Fellow Fox Rothschild LLP attorneys Margaret J. Davino, Salvatore J. Russo and Nawa A. Lodin generously contributed this post.
On March 17, 2020, the Centers for Medicare & Medicaid Services (CMS) broadened access to Medicare telehealth services to allow Medicare patients to receive more services from their doctors without travel to a health care facility. This benefit is available on a temporary and emergency basis under the 1135 waiver authority and Coronavirus Preparedness and Response Supplemental Appropriations Act, to provide telemedicine services during the national emergency declared regarding COVID-19. [See Medicare Telemedicine Healthcare Provider Fact Sheet].
Before this new waiver, Medicare paid only for telehealth when the patient was in a designated rural area and left the home and went to a clinic, hospital or certain other types of medical facilities for the service. Now, Medicare can pay for office, hospital and other visits furnished via telehealth across the country including in patient’s places of residence, retroactive to March 6, 2020. A range of providers, such as doctors, nurse practitioners, clinical psychologists and licensed clinical social workers, will be able to offer telehealth to their patients. Additionally, the HHS Office of Inspector General (OIG) is providing flexibility for health care providers to reduce or waive cost-sharing for telehealth visits paid by federal health care programs.
Also, effective immediately, the HHS Office for Civil Rights (OCR) will exercise enforcement discretion and waive penalties for HIPAA violations against health care providers that serve patients in good faith through communications technologies, such as FaceTime or Skype, during the COVID-19 nationwide public health emergency. [See Emergency Situations: Preparedness, Planning, and Response, from HHS.]
Medicare Telehealth Visits
Starting March 6, 2020 and for the duration of the COVID-19 public health emergency, Medicare will pay for professional services to beneficiaries in all areas of the country in all settings (instead of the limited originating sites listed before March 6). For this Medicare telehealth visit, the provider must use an interactive audio and video telecommunications system that permits real-time communication between the distant site and the patient at home. Although Medicare normally requires the patient to have a prior established relationship with a particular practitioner, HHS will not conduct audits to ensure that such a prior relationship existed for claims submitted during this public health emergency. These visits are considered the same as in-person visits and are paid at the same rate as regular in-person visits.
The Medicare coinsurance and deductible would generally apply to these services. However, as noted, the OIG is providing flexibility for health care providers to reduce or waive cost-sharing for telehealth visits paid by federal health care programs.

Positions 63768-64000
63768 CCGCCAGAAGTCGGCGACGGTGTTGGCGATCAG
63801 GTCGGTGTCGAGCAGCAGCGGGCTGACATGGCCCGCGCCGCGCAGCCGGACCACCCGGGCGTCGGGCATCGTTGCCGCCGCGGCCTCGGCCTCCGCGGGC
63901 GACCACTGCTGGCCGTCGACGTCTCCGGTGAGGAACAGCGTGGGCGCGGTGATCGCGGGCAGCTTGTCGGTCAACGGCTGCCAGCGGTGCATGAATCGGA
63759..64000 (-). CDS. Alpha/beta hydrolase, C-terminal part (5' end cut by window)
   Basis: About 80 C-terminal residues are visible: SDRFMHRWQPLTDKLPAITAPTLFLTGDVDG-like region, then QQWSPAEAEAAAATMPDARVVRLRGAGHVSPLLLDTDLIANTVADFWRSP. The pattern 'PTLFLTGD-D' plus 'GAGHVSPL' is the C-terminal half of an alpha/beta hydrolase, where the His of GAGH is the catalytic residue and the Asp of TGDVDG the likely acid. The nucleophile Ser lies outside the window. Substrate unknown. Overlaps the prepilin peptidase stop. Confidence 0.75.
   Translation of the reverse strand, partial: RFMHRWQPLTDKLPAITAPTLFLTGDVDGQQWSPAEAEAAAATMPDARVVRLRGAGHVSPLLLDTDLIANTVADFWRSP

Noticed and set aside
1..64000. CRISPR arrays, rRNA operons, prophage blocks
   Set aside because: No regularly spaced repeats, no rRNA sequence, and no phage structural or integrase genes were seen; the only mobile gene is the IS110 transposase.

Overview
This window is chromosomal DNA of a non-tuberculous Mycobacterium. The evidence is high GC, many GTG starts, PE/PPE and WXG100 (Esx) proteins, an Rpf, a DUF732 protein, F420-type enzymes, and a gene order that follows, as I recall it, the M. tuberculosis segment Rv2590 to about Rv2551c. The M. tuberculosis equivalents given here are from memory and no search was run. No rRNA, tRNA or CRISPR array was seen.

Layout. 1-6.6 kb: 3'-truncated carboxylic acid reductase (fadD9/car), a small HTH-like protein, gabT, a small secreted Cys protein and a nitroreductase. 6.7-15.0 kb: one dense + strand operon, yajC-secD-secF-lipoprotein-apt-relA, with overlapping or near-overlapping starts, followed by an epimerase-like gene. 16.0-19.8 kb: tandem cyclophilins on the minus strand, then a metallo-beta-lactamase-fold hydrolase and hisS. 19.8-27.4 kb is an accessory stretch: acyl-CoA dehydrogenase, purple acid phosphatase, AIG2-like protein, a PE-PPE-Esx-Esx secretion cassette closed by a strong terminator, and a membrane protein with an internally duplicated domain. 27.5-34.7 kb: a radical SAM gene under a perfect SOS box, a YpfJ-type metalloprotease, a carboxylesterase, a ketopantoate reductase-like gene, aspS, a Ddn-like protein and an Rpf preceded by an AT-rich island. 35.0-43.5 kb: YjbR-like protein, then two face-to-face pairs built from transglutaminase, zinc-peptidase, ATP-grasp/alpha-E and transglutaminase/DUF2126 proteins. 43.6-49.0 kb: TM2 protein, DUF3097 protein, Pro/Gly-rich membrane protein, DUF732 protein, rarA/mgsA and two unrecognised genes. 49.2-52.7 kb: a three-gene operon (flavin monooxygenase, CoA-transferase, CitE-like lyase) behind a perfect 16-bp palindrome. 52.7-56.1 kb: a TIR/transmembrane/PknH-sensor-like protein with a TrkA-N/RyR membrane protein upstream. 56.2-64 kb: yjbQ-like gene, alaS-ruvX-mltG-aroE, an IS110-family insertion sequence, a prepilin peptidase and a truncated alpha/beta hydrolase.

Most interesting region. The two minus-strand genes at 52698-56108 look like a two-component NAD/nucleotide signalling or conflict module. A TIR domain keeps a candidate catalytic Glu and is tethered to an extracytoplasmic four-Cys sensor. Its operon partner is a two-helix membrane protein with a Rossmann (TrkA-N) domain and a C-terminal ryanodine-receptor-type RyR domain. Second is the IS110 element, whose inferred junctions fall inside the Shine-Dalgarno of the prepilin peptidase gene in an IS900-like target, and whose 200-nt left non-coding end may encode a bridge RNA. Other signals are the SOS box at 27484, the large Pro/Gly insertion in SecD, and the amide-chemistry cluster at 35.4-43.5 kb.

Other Medicare Telehealth Visits
The CMS Fact Sheet reminds providers that there are two previously-existing types of telehealth services: (1) virtual check-ins; and (2) e-visits.
Virtual check-ins: In 2019, Medicare started reimbursing in all areas (not just rural areas) for established Medicare patients in their homes to have a brief communication service (virtual check-in) with practitioners via a number of communication technology modalities, including synchronous discussion over a telephone or through video or image (unlike Medicare telehealth visits, which require audio and visual capabilities for real-time communication). The practitioner may respond to the patient’s concern by telephone, audio/video, secure text messaging, email or use of a patient portal. The communication may not be related to a medical visit within the previous seven (7) days and cannot lead to a medical visit within the next 24 hours (or soonest appointment available). The patient must verbally consent to receive virtual check-in services. The Medicare coinsurance and deductible apply to these services. In addition, separate from these virtual check-in services, captured video or images can be sent to a physician (HCPCS code G2010).
E-visits: In all types of locations including the patient’s home, and in all areas (not just rural), established Medicare patients may have non-face-to-face patient-initiated communications with their doctors without going to the doctor’s office by using online patient portals. The patient must generate the initial inquiry and communications can occur over a seven-day period. The services may be billed using CPT codes 99421-99423 and HCPCS codes G2061-G2063, as applicable. The patient must verbally consent to receive virtual check-in services. The Medicare coinsurance and deductible would apply to these services.
This CMS Fact Sheet does not change state laws (e.g., state licensing laws that require that a physician be licensed in the state in which the patient resides) or state Medicaid requirements. The New York State Department of Financial Services just published this notice yesterday relaxing reimbursement provisions for telehealth services: https://www.dfs.ny.gov/system/files/documents/2020/03/re62_58_amend_text.pdf. Note also the NJ Telemedicine Act, N.J.S.A. 45:1-62 et seq., which (among other things) requires a physician to provide the patient with certain information, including his or her professional credentials, before engaging in telemedicine and requires a physician to establish a provider-patient relationship before prescribing medication to the patient.
If you have any questions on engaging in telemedicine or telehealth in your practice, please do not hesitate to contact us or knowledgeable legal counsel.